From a young age, we are taught to be suspicious. We know not to talk to strangers or take their candy, not to leave our drinks unattended in a club or to Rolexes from people on the corner.
And it seems we’re looking over our collective shoulder on-line as well, according to a recent study performed by Columbus Group and Ipsos-Reid.
Chris Ferneyhough, vice-president of technology research at Ipsos-Reid’s Toronto office and author of the study, contends that our national wariness shows when it comes to our attitudes toward e-commerce.
“Americans are much more likely to dive in and pay the consequences later,” Ferneyhough explained. “Canadians are more apt to wait and see if something’s going to pan out and then give it a try if everything seems to be okay.”
Clearly, Canadians are testing the waters of e-commerce and making decisions about who should be trusted with their information. Frank Koblun, vice-president of consumer e-commerce at HMV in Toronto, has seen a change in consumer attitude within his own company. “The Canadian psyche has made a huge leap,” Koblun said.
The study provides evidence for this evolution in on-line comfort levels, but suggests that Canadians are holding on to some of their suspicious instincts. In the 1,000 interviews conducted on-line and an additional 1,500 by telephone, 82 per cent of Canadian Internet users said they have shared personally-identifying information at a Web site, however they are unwilling to dispense this information to just anyone. Seventy-four per cent of those surveyed indicated that it is a company’s reputation that prompts them to feel comfortable enough to provide private data.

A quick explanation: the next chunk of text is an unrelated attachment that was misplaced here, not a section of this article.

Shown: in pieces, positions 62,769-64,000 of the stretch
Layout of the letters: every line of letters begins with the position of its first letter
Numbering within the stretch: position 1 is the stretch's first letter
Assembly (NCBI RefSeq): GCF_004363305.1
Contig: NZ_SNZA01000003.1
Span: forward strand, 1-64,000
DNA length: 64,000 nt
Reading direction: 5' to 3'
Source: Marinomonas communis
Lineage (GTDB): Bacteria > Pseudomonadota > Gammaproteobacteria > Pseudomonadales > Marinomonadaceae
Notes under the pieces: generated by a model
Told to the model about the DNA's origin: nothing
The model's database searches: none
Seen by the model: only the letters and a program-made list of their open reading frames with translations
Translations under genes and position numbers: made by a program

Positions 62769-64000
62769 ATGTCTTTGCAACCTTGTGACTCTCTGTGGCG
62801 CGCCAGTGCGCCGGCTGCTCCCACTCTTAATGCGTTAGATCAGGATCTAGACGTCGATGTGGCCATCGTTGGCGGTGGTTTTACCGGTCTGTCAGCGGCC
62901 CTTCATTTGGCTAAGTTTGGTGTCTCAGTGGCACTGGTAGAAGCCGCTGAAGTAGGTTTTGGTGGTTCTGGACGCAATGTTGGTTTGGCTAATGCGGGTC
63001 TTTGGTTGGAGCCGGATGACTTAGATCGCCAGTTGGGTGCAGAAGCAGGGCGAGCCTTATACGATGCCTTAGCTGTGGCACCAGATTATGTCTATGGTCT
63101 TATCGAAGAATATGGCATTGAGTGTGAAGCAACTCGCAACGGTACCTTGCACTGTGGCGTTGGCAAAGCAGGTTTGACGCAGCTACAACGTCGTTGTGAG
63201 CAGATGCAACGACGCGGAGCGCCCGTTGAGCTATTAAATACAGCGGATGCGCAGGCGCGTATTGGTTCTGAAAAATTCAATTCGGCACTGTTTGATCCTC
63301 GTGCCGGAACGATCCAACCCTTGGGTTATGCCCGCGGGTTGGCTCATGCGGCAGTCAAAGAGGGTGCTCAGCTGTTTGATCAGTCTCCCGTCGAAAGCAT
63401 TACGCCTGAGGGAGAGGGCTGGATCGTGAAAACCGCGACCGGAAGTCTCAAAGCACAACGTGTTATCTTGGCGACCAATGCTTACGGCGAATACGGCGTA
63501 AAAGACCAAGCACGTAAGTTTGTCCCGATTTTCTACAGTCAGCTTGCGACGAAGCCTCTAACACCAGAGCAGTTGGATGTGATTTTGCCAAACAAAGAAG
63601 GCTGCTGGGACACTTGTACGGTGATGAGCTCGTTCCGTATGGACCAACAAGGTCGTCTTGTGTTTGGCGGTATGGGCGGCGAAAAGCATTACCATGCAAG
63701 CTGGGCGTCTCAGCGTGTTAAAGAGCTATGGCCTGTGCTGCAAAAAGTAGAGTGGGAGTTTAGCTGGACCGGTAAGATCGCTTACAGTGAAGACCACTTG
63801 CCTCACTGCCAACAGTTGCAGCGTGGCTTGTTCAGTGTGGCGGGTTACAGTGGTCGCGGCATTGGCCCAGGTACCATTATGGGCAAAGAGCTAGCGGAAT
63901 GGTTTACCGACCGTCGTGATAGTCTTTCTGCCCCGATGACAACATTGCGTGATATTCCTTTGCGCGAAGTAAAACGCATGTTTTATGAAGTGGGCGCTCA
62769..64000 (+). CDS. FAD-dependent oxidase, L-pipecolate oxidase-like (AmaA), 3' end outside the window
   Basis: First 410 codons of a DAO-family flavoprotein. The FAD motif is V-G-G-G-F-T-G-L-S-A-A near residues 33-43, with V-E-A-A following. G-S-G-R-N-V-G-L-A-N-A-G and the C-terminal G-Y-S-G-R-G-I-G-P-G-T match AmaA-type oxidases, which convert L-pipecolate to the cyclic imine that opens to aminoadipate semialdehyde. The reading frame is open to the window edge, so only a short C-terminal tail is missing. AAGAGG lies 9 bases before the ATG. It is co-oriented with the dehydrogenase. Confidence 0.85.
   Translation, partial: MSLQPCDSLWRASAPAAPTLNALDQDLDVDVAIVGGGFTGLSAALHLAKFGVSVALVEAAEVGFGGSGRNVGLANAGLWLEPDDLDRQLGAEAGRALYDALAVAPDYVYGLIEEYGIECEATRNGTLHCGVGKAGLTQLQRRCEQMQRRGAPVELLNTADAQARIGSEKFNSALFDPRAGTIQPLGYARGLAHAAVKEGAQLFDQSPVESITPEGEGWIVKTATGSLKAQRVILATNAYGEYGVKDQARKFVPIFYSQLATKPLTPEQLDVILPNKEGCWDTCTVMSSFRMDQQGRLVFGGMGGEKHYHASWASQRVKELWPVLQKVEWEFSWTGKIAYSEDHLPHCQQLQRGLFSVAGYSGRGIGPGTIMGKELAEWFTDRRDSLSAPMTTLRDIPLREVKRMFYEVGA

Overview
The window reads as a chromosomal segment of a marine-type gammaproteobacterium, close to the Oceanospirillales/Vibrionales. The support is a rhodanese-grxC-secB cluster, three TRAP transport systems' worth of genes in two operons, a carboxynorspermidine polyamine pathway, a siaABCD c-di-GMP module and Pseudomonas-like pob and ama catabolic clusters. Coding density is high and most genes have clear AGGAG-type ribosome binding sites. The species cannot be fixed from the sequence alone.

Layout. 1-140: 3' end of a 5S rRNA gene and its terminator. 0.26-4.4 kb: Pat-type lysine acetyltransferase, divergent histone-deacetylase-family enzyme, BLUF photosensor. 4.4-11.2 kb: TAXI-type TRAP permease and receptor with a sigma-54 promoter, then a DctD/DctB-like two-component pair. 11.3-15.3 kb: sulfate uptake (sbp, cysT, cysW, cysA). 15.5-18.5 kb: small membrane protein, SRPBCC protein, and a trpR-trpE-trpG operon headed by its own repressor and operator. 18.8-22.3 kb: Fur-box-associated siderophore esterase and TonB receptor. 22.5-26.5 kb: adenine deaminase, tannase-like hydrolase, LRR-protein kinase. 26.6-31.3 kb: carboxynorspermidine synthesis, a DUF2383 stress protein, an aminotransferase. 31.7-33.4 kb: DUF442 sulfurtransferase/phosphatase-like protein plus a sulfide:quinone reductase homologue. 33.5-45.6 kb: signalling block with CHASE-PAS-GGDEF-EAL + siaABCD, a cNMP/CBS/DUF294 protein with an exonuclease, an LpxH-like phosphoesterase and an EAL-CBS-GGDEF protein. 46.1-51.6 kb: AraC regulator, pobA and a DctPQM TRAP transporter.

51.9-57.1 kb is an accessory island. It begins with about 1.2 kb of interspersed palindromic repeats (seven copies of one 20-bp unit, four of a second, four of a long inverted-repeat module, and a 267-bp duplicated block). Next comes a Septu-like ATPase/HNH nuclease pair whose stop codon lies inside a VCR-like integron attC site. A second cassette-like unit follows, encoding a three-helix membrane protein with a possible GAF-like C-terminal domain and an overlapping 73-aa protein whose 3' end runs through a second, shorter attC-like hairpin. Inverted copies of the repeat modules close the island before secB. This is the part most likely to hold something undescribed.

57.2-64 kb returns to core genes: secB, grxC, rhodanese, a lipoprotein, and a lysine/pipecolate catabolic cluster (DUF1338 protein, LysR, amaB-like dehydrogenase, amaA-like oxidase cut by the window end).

Vancouver-based Ash Abhyankar, Teldon International’s director of sales for marketing and e-business, believes that the reasoning behind this statistic is that people assume that the more recognized the brand name is, the lower the risk of their information being abused. In many cases, this reputation is born of the Internet user’s physical experience with a company.
“There is a huge competitive advantage that bricks and mortar locations have over their peers. They’ve got that physical face to themselves that consumers can link to their on-line site and know that there is a physical entity and they know where they can go if something goes awry,” Ferneyhough said. “If they’re dealing with someone they know they can trust and have an established relationship with, people are going to be willing to share information.”
Koblun agrees with Ferneyhough, and suggests HMV’s brand name greatly contributes to its on-line trust factor.
“Because HMV is a company with stores across Canada, people know that if they have a problem shopping on-line they can just march right down to a store and look somebody in the eye,” Koblun said. “It absolutely is an advantage.”
“If you’re going to buy a new house you take all the necessary steps to enjoy it,” Cole said. “You paint it and put wallpaper up, but you also want to make sure that the locks work and that the windows are closed so that (you) know that you have an acceptable level of security. It’s the same thing for giving information on-line.”
As Internet users become more experienced with e-commerce, it is likely that they will become more relaxed about using a wider variety of Web sites, however, this is not an option for the companies administering the sites.
“Companies are always going to have to continue to pay attention to their privacy policies and to making their users feel secure,” Ferneyhough predicted. “It’s not something that they can let slide, because consumers are pretty fickle. It only takes one bad experience or one highly public breach and it’s pretty much game over for that e-tailer.”